John Huston was fascinated with the state of the urban in post-War America. We saw in Key Largo that there was a looming fear that the old Prohibition-era mobs would return to power. In The Asphalt Jungle, Huston takes a much more nuanced look at the criminal element, refusing to present them as one-dimensional and no good. The Asphalt Jungle was a challenge to get made as MGM studio head Louis B. Mayer did not like it. He was overridden by the head of production, Isadore “Dore” Schary. Schary was a Jew born in New Jersey who eventually worked his way up to run MGM after Mayer left when his direction was losing the studio money. Mayer favored dazzling wholesome spectacles, while Schary wanted darker movies that had a message.
Movie Review – The Treasure of the Sierra Madre (1948) Written & Directed by John Huston
John Huston served in the U.S. Army during World War II, making films for the Signal Corps. He directed several films, both narrative & documentary, about soldiers and the war during this time. Despite the acclaim these pictures received, they were ultimately banned because some of them focused on failures of the U.S. military. The brass labeled them as “demoralizing to the morale of the troops.” He seemed to develop a fascination with war documentaries for the rest of his life as his daughter, Anjelica, said that when the family moved to Ireland, that was most of what they watched at home. I think something about men put in desperate situations surrounded by violence must have appealed to Huston, and it was the basis of his next film.
The Maltese Falcon (1941) Written & Directed by John Huston
John Huston was born into entertainment. His father, Walter, got his start in vaudeville and then transitioned into movies. When John was born, his parent ended their earlier careers (his mother was a sports editor) to be more domestic. Walter became a civil engineer for a few years but eventually returned to acting. The couple divorced when John was six, and he spent much of his childhood at boarding schools, ferried between his two parents. Watching Walter act on stage profoundly affected John’s burgeoning love of storytelling and set him on his path to becoming a filmmaker.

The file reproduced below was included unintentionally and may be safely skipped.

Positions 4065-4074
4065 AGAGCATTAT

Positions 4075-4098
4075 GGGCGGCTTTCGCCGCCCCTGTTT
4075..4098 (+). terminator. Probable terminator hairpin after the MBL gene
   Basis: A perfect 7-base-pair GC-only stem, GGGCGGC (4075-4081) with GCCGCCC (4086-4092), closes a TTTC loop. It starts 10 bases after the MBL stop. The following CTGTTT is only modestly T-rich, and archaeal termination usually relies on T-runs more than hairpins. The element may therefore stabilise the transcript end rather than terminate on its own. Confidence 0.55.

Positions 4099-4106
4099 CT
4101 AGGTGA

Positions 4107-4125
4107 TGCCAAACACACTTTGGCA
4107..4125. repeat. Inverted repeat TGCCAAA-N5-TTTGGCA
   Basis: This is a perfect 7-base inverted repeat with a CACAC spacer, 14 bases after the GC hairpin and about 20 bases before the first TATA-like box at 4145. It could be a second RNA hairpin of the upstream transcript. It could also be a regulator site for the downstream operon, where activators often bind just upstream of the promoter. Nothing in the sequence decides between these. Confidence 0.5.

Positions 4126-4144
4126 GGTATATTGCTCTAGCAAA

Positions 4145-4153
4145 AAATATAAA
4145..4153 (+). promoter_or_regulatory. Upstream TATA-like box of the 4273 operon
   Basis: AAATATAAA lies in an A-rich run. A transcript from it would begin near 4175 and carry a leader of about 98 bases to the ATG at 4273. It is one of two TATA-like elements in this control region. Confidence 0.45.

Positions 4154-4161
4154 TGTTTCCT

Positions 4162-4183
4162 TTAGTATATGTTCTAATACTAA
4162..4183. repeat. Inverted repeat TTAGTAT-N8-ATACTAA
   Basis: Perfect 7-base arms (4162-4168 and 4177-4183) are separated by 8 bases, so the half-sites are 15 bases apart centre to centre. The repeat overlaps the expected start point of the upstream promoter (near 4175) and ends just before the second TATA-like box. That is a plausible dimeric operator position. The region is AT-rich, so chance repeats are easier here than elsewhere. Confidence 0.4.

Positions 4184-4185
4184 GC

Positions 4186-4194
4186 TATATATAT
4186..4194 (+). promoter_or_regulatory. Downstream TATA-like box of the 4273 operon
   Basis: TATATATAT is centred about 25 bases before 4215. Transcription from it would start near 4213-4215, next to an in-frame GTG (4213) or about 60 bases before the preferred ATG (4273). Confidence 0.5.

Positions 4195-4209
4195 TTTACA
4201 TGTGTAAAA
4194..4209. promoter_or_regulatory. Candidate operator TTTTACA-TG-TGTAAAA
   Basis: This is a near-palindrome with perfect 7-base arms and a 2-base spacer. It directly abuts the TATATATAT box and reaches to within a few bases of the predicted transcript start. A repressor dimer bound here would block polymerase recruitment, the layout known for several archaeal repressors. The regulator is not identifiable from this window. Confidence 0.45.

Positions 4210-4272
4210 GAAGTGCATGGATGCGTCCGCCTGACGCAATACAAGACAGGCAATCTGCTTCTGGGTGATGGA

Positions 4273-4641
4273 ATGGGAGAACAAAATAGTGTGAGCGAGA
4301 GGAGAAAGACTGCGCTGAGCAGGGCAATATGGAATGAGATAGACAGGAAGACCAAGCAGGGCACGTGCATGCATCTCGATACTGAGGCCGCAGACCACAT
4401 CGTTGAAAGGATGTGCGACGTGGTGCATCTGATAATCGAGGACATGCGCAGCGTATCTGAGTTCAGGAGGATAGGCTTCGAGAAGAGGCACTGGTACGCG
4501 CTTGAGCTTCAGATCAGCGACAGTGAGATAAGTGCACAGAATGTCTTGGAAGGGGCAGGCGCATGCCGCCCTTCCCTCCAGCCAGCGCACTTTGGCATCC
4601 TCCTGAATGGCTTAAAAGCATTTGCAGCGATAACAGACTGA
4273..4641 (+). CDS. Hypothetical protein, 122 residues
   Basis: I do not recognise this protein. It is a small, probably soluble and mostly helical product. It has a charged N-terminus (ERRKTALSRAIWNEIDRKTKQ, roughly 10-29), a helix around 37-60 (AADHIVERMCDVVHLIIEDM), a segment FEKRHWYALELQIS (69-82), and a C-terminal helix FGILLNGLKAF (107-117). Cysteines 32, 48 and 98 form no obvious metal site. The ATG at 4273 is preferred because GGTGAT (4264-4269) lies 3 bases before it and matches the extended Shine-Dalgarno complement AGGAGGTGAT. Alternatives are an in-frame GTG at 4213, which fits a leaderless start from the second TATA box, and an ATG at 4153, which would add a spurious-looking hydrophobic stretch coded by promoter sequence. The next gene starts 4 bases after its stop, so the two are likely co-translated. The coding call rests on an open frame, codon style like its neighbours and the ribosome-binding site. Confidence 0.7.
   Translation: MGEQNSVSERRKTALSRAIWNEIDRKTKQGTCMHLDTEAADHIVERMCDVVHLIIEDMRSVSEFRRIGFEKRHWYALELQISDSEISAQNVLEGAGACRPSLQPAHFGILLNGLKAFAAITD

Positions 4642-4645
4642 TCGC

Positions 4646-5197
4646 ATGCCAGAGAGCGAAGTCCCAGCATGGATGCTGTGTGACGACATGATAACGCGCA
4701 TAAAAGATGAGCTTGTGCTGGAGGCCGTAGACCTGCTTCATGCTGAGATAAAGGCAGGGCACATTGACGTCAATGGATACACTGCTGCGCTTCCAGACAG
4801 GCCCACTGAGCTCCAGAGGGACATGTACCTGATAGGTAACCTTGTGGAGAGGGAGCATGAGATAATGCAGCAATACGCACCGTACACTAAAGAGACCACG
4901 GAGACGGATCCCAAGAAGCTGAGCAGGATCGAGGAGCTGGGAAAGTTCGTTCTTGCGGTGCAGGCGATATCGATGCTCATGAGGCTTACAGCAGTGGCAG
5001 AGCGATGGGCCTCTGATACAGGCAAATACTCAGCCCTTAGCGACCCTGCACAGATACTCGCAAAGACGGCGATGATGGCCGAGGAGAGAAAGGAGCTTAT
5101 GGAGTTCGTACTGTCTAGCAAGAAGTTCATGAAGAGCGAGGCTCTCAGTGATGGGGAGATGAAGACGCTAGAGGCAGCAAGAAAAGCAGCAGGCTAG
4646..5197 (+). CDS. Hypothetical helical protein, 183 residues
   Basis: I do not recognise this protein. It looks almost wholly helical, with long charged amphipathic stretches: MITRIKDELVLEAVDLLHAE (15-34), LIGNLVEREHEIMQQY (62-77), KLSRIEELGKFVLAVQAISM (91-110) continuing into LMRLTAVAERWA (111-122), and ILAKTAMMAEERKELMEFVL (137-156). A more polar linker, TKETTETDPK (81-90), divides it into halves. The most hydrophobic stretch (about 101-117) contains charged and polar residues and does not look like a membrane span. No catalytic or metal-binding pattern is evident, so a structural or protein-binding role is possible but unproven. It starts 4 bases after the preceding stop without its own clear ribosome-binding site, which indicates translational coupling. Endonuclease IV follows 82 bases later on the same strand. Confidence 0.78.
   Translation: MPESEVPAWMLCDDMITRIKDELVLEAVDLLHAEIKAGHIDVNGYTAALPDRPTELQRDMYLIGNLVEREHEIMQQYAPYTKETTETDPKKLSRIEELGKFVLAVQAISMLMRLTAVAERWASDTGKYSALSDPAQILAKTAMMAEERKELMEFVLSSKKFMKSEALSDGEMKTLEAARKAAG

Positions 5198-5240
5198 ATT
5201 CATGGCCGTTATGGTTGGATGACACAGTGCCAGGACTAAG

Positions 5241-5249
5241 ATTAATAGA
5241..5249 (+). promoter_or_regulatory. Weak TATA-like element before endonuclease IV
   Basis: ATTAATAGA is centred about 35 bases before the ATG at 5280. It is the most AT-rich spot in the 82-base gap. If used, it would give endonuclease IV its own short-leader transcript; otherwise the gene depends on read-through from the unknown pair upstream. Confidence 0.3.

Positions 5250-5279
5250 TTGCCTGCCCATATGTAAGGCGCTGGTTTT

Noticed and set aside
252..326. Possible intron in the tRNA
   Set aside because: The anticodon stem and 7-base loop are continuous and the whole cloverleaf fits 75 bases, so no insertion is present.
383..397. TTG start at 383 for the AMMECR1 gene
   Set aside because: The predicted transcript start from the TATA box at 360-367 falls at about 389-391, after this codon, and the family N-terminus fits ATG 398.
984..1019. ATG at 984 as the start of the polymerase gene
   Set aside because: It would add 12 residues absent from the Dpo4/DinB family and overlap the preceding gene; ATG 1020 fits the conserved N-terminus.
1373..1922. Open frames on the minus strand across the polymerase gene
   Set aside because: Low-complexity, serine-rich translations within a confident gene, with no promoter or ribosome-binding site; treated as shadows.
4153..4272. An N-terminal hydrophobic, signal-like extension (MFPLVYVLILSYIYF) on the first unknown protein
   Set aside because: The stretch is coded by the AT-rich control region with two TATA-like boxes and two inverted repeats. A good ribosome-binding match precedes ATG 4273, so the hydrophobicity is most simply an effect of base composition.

Wise Blood (1979, dir. John Huston) Starring Brad Dourif, Harry Dean Stanton, Amy Wright, Dan Shor, Ned Beatty, William Hickey
I first became aware of the author Flannery O’Conner during my Freshman Comp II class with Dr. Greg Carpenter. We read the classic short story “A Good Man Is Hard to Find” and was shocked and happily surprised at how bizarre and quirky the piece was. I would continue expand on my knowledge of the late Southern writer in American Lit II, Southern Lit, and a short stories class all with Dr. Greg’s wife, Dr. Dana. In her Lit of the South class I read Wise Blood, the novel that serves as the basis of this film and found some deep insights and themes that are woven into the fiber of everyday life here in the South.
So, how did Academy Award winning director John Huston do when it came to adapting the novel? Good and bad. If you are one of those people who hates for a film to deviate too far from its source material then I guess you’ll be happy. In my own opinion, Huston stuck so close to O’Conner’s novel that you see how poor of a film it truly makes. The book benefited from the omniscient narration of O’Conner to talk about the psychology of our characters and provide backstory. Here we just have characters speaking the author’s words but with no idea of who they are beyond that.
The biggest problem with the film are the stylistic choices Huston chooses to make. The Southern Grotesque that O’Conner brought to all her work is all but absent here. The film is so bright and the score is horrendous. The music definitely pulled me out of the film on multiple occasions. It’s a bizarre mix of synthesized folk tunes and doofy Hee Haw-esque musical cues. While watching, I couldn’t help but think how the film would have benefited to have been filmed in black and white and to have had no musical score at all. I anticipate a lot of people who love O’Conner disapproving of the film’s contemporary (late 70s) setting. While there are elements of her work that could be argued to be set in a specific time in the South, her stories are equally without grounding in a specific era. Huston’s decision to make it contemporary though, seems to reflect budget constraints rather than artistic choices.
The one character who was used terribly was poor Enoch Emery. The young man who steals a shrunken head doll and dresses as a gorilla is played in a strange way. We aren’t quite sure if he is simply a religious simpleton or has serious mental issues. My own opinion was the latter, but his portrayal in the film feels very uneven. Amy Wright does a great job as the Sabbath Hawkes and Harry Dean Stanton does an adequate job for the small role he is given. The weight of the film rests on Brad Dourif’s shoulders as Hazel Motes and I can’t criticize him too much. The problems with the film come down to a strict adherence to the novel and a lack of strong cinematography.